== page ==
26 b) Factor Analysis (FA): Here the observed values are postulated to be linear functions of a certain number of unobserved latent variables (called factors). In the framework of a capability approach, for example, FA would provide a theoretical framework for explaining the (observed) functionings by means of capabilities represented by the latent factors but such a model will not explain the latent variables. In short: y =  f +  where y refers to observed variables, f to latent variables,  to a coefficient matrix.

27 c) The MIMIC Model: The MIMIC model (Multiple Indicators, Multiple Causes, see, Joreskog and Goldberger, 1975) represents a step further in the explanation of the phenomenon under investigation as it is not only believed that the observed variables are manifestations of a latent concept but also that there are other exogenous variables that “cause” and influence the latent factor(s). In short: y = f +  f =  x +  As in FA y refers to indicators, f to latent variables while here x refers to “causes”. For an application of the MIMIC model to poverty analysis, see, Abul Naga and Bolzani, 2008.

28 d) Structural Equations Model (SEM): We can summarize this model by writing that it includes the following equations (see, Krishnakumar, 2008): Ay* + Bx* + u = 0 y =  y* +  x =  x* +  where y* refers to latent endogenous variables x* refers to latent exogenous variables y and x are the observed indicators corresponding to y* and x*. An empirical illustration: Ballon and Krishnakumar, 2008, on Bolivia, using a capability analysis framework.

29 e) Cluster Analysis: This is a technique allowing the classification of similar objects into different groups, or more precisely, the partitioning of an original population into subsets (clusters), so that the data in each subset (ideally) share some common trait – proximity according to some defined distance measure. The goal is thus to bring together individuals having relatively similar characteristics, while individuals belonging to different groups are as disparate as possible. Ferro-Luzzi et al. (2008) have thus combined factor and cluster analysis to identify the subpopulation of poor in Switzerland.

30 f) Multiple Correspondance Analysis (MCA): MCA is interesting because it can easily combine quantitative variables and categorical variables, although clearly the latter should be ordinal in a poverty analysis (for an application of MCA to poverty analysis in Vietnam, see, Asselin and Vu Tuan Anh, 2008). MCA has also the advantage that one can plot on the same graph the variables and the observations so that it becomes easy to undertake a proximity analysis (to see which variables are next to a given observation, provided evidently that there are not too many observations). The data are based on the survey CBMS (Community Based Monitoring System. MIMAP: Micro Impacts of Macroeconomic and Adjustment Policies).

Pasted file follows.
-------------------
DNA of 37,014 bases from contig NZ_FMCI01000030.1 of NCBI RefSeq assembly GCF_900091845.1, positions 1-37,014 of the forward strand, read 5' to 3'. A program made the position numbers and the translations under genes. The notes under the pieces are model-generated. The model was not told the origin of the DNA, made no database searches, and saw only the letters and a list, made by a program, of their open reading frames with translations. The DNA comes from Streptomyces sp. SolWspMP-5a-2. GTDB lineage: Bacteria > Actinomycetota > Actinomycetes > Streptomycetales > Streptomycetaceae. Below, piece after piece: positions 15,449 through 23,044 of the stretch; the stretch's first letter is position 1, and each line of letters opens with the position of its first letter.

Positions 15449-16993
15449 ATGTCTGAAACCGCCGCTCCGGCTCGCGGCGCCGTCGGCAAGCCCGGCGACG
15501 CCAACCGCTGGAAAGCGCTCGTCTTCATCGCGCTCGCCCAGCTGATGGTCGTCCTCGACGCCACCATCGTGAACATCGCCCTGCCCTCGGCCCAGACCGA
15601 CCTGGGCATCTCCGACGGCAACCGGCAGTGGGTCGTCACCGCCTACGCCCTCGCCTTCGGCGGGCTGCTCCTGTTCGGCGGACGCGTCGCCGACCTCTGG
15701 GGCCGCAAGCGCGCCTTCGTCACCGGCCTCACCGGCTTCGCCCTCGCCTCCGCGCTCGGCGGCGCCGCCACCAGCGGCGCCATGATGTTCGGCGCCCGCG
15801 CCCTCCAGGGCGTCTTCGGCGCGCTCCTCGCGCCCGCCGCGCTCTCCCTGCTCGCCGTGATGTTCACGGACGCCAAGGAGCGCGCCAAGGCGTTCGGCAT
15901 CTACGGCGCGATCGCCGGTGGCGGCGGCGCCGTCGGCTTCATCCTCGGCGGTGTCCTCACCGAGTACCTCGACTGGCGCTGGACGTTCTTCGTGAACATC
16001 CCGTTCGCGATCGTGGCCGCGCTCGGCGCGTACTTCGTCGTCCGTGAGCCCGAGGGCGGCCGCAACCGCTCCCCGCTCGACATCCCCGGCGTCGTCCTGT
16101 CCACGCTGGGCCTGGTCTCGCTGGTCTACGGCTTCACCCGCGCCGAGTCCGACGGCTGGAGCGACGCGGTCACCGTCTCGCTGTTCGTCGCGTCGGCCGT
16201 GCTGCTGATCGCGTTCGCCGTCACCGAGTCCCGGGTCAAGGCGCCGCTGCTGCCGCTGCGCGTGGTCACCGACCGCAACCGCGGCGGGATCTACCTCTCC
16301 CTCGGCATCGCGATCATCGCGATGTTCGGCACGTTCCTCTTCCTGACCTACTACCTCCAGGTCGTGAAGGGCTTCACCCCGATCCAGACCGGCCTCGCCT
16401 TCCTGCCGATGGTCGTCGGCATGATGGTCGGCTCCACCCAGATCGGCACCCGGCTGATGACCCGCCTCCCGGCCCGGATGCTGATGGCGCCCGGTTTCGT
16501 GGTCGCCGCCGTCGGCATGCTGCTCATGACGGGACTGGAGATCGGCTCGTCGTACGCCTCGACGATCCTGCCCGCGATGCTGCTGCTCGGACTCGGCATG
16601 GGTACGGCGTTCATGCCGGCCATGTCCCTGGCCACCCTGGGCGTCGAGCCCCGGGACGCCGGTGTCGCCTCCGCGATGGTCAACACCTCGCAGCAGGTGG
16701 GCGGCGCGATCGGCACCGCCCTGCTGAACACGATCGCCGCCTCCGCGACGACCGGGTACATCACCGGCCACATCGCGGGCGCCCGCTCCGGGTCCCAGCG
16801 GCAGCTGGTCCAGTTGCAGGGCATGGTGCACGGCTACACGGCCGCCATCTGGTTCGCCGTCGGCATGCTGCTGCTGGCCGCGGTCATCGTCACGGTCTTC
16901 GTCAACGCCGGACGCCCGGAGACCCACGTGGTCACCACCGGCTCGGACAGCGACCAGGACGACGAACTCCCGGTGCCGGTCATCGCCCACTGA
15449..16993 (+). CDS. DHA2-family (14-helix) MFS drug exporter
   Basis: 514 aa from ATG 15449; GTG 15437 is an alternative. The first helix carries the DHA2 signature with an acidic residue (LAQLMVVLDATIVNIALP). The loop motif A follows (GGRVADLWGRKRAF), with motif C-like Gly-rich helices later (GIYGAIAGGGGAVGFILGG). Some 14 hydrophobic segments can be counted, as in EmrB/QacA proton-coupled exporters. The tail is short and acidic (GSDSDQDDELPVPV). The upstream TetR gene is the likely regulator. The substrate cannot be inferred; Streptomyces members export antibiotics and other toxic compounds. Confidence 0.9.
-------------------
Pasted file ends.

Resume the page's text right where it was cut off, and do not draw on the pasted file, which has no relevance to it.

32 2) Another approach based on the idea of latent variable: the so-called Rasch model The Rasch model (Rasch, 1960) belongs originally to the field of psychometrics, a discipline that attempts to measure latent traits such as intelligence, sociability or self-esteem, which cannot be observed directly and must be inferred from their external manifestations. This model was applied to poverty by Dickes (1989) who made the assumption that poverty (a latent variable) is a continuum and that on the basis of a set of heterogeneous information (e.g. on health and housing), it is possible to rank individuals according to a criterion that would be homogeneous: poverty.

33 Two points must be stressed (see, Fusco and Dickes, 2008): a)A same set of items of deprivation belonging to several domains can measure either a single or several latent characteristics. Poverty is considered as unidimensional if only one continuum of poverty is measured and as multidimensional if one needs more than one continuum to grasp this phenomenon. Hence we have to determine -whether poverty is a unique phenomenon that manifests itself equally in different domains of life -or whether it is a concept constituted by separated continua that manifest themselves in a differentiated way in different domains of life.

34 b) Moreover, two different ways of considering the relationship between the items are possible. Items in a set are homogeneous if the correlation between them is high and then they measure the same latent characteristic. There is however also the possibility that the relationship between the items is hierarchical. This means that if an individual suffers from the more severe deprivations, he (she) is likely to suffer also from the less severe ones: not having a house can make it difficult to participate fully in society.